It takes a strong person with a lot of love in their heart to make something good from a personal tragedy, and in our community, there are lots of examples.
From Mike Neuts and his Make Children Better Now foundation to combat bullying, to Rhys Dulisch’s Soccer Dogs 3 on 3 soccer tourney fundraiser to honour the memory of his childhood friend Tyson Santavy, Chatham-Kent is no stranger to people committed to making people’s lives better.
Kim Doucet of Tilbury and founder of Ashley’s Place in Tilbury, along with family and a team of volunteers, is another example of a person who suffered the loss of her daughter, Ashley, in a car accident several years ago. In creating Ashley’s Place, she is carrying on the giving and caring spirit of her daughter, who worked as a child and youth worker.
Four years of projects involving youth and their needs means Doucet is no stranger to helping others, so when she saw the story of Lachlan’s Giving Bin at the (intensive care unit) ICU at a London hospital while at her son’s bedside, she was moved to act.
The bin, filled with items such as toothpaste, toothbrushes, mints, deodorant, Kleenex and other personal needs, was available for free to family members not wanting to leave the bedside of a sick loved one in ICU. The bin was started by Lachlan’s wife, Donna Laurie, of London.
“In November of 2015, my husband Lachlan went into the ICU in London and we didn’t know what was wrong with him. He did have brain cancer, but we didn’t expect him to stay in ICU and we were there for 11 days. Unfortunately, he did pass away on Nov. 12,” Laurie explained. “While we were there, I noticed a real need for the families that were sitting day after day after day for a toothbrush or a mint or just something because you don’t want to leave.”
In one corner of the ICU, Laurie said her family and support people named it Lach’s Lounge because they were there all the time, sometimes upwards of 15 people.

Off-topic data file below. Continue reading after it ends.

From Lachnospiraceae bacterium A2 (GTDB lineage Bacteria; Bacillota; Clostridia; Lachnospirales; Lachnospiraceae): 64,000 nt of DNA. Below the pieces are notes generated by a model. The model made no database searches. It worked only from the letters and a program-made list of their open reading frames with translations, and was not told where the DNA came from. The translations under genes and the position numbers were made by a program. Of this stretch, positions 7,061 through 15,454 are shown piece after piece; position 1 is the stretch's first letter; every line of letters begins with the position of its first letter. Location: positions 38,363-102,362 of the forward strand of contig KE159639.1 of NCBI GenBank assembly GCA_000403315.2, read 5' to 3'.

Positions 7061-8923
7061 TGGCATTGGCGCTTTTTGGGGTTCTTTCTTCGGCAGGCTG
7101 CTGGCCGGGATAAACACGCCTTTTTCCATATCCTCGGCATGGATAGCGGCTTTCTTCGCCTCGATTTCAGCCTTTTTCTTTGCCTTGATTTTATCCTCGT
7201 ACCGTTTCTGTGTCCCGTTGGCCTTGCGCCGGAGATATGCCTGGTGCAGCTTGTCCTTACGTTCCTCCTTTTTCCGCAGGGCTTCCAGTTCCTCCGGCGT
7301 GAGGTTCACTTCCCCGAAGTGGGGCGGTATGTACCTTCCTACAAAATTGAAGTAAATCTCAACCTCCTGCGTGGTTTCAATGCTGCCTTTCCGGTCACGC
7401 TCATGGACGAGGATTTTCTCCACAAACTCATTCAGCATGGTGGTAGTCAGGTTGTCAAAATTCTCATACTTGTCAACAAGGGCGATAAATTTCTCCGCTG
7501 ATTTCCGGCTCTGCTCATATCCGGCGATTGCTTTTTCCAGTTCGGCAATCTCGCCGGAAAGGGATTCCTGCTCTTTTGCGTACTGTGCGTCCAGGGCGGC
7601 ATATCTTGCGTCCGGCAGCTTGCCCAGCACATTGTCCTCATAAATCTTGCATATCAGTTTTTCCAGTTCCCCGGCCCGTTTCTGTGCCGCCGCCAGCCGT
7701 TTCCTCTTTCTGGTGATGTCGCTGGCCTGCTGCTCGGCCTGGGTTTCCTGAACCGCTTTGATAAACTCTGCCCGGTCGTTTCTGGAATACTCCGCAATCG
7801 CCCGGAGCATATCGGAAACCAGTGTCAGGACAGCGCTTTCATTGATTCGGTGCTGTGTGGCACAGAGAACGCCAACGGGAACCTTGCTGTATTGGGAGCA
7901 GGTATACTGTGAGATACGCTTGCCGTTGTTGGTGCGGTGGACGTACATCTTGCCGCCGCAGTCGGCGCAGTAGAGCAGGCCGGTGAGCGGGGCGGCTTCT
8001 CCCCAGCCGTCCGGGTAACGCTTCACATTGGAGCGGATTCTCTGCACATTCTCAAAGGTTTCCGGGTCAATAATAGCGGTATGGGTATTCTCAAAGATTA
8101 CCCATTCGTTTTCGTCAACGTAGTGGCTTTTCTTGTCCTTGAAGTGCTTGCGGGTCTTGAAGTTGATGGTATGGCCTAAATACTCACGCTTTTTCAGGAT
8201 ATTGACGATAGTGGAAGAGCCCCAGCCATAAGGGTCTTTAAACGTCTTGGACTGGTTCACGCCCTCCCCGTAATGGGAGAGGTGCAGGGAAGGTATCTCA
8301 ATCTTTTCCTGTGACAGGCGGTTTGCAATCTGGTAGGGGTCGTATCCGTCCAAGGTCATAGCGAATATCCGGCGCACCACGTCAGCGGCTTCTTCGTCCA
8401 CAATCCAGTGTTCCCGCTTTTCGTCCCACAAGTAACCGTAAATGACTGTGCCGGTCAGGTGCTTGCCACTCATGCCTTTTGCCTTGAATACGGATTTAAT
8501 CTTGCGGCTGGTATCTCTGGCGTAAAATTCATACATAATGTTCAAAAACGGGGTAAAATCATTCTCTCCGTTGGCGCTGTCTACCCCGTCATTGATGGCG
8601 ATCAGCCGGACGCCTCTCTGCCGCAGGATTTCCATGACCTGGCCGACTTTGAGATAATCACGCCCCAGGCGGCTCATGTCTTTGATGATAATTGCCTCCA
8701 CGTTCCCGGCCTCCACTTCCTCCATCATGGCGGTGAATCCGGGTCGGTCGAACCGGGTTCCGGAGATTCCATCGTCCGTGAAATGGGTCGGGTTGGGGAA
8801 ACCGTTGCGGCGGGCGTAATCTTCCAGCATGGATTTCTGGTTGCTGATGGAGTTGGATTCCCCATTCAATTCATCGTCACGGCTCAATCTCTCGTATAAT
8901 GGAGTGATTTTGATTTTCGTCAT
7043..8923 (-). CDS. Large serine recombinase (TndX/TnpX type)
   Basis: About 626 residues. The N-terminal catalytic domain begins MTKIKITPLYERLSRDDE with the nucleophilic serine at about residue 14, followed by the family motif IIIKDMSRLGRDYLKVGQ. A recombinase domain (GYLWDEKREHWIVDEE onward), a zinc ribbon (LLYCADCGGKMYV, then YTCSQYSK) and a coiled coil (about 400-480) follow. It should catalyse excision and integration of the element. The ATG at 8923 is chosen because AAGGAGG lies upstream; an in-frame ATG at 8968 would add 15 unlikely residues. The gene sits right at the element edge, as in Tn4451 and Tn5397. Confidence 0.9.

On Dec. 18, 2015 Laurie set up the bin, Lachlan’s Giving Bin, in the ICU and she stocks it with items every two weeks to make sure families going through what she did have some comfort items on hand.
Doucet saw the bin and read the dedication to Lachlan framed on the wall in August of this year, while sitting at her son’s bedside.
“When I saw the bin, the sign and the story, it touched my heart. Not only what was in the bin and what I was able to use to help freshen up a little bit, but the story that I read made my whole inside feel different,” Doucet noted. “I felt so much, not better better, but able to move forward a little better and I shared the story with friends on Ashley’s group page (Get Away and Experience Paradise at Ashley’s Place) that we created four years ago. I wanted to replenish the bin to help others just like Donna does, to have that little bit of peace while you’re in a position like that.”
Over a week, even though Doucet is from Tilbury and she was in London, members of Ashley’s group shared Laurie’s giving bin story and gathered a bin stocked with items. A person volunteered to drive it to London and left the donation with a social worker in the hospital.
After that experience, a member of the group had the idea to bring the giving bin idea to Chatham-Kent “because it’s so positive and helping so many people.”
“So, I got hold of Donna through Facebook, even though I didn’t know her, and asked her if that would be OK. I thanked her, of course, for helping me as much as she did and asked if we could bring her idea to Chatham,” Doucet said. “It just so happened that Chatham is also where Lachlan was raised, so it will not only be for our community but also for his family that are in the area.”
Lynn Richie, Unit Clinical Leader at the ICU at the Chatham-Kent Health Alliance said the giving bin is a nice touch for families who want to be close to a critically ill loved one in the hospital.
“When we are focusing on keeping a patient alive, sometimes we can’t provide that help to the families, so this will be a comfort for them,” Richie said at the dedication of the bin. “This will be an amazing contribution we can offer them just to get them through. Even though it’s beneficial to leave the bedside and have breaks, some just can’t.”
Both Laurie and Doucet praised the ICU nurses they have come in contact with.
“ICU nurses really are angels on earth. It takes a special breed of person who can do that job and do it well,” Laurie said.
Mary Lou Crowley, executive director of the CKHA Foundation, thanked both women for the donation and said anyone wanting to make donations of items or money to help replenish the bin can contact the Foundation or Doucet directly on Ashley’s Facebook page.
“It’s a beautiful idea. I had the opportunity to meet Kim and Donna and learn about Ashley and Lachlan and the understanding of what this means to families and patients that are here day in and day out,” Crowley said. “A lot of people come to the hospital thinking they are going to go home, but when that doesn’t necessarily happen, that’s when these items like a toothbrush or piece of gum can really make a difference.”